He notes that small business owners tend to respond particularly well to the film, themselves in the midst of their own rise-and-what’s-next? “I say, I hope it ends better for you.”
“Record stores are not dead,” he asserts. “There’s one in your town, and if you live in a big city there are several. OK, it might not be an amazing record store, but there’s someone who’s trying to keep that alive. But we’ll never see a chain on that level again. Tower was of its time and its place.”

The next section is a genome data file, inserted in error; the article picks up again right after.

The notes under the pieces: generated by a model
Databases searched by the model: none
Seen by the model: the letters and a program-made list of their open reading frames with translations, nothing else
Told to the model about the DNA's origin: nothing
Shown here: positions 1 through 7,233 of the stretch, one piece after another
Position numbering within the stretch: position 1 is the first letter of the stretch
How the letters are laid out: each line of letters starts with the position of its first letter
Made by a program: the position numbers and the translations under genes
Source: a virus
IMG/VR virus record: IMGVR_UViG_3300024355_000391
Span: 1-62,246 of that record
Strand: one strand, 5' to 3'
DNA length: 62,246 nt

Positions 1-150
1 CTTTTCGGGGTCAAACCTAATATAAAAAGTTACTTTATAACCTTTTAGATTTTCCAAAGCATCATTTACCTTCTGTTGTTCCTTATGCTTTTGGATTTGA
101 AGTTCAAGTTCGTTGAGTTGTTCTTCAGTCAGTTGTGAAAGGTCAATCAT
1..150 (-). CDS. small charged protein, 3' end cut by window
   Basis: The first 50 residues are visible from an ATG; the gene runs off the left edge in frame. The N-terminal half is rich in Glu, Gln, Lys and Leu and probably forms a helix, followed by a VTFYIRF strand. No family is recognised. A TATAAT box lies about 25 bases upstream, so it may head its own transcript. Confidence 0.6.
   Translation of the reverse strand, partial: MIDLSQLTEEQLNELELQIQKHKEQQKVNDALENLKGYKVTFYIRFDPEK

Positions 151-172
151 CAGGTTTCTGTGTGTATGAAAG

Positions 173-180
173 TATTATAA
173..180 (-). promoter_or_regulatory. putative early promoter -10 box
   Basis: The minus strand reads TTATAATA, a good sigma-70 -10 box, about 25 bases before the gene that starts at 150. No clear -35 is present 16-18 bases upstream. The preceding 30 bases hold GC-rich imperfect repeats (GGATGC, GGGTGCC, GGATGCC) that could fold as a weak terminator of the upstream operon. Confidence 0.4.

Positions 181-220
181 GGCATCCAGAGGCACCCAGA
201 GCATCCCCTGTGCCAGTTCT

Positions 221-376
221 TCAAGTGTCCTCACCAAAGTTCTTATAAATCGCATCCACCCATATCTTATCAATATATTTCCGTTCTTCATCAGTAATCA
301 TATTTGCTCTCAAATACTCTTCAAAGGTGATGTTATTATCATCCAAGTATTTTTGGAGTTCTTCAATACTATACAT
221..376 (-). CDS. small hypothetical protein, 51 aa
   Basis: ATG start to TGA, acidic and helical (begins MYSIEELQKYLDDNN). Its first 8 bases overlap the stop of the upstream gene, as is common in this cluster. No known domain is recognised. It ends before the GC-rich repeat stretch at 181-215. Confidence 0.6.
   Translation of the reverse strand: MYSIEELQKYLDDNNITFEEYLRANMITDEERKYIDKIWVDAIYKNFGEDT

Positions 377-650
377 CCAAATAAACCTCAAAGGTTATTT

Over the course of making the film, Hanks saw his own musical purchasing tastes evolve from being opposed to digital to embracing streaming. He still buys records, the famous Amoeba being his store of choice, but things change: in some ways for the worst, but mostly for the better. As the title states: all things must pass.
- - -
- - -
Words: Ben Hopkins
All Things Must Pass: The Rise and Fall of Tower Records is out now on DVD and digital formats.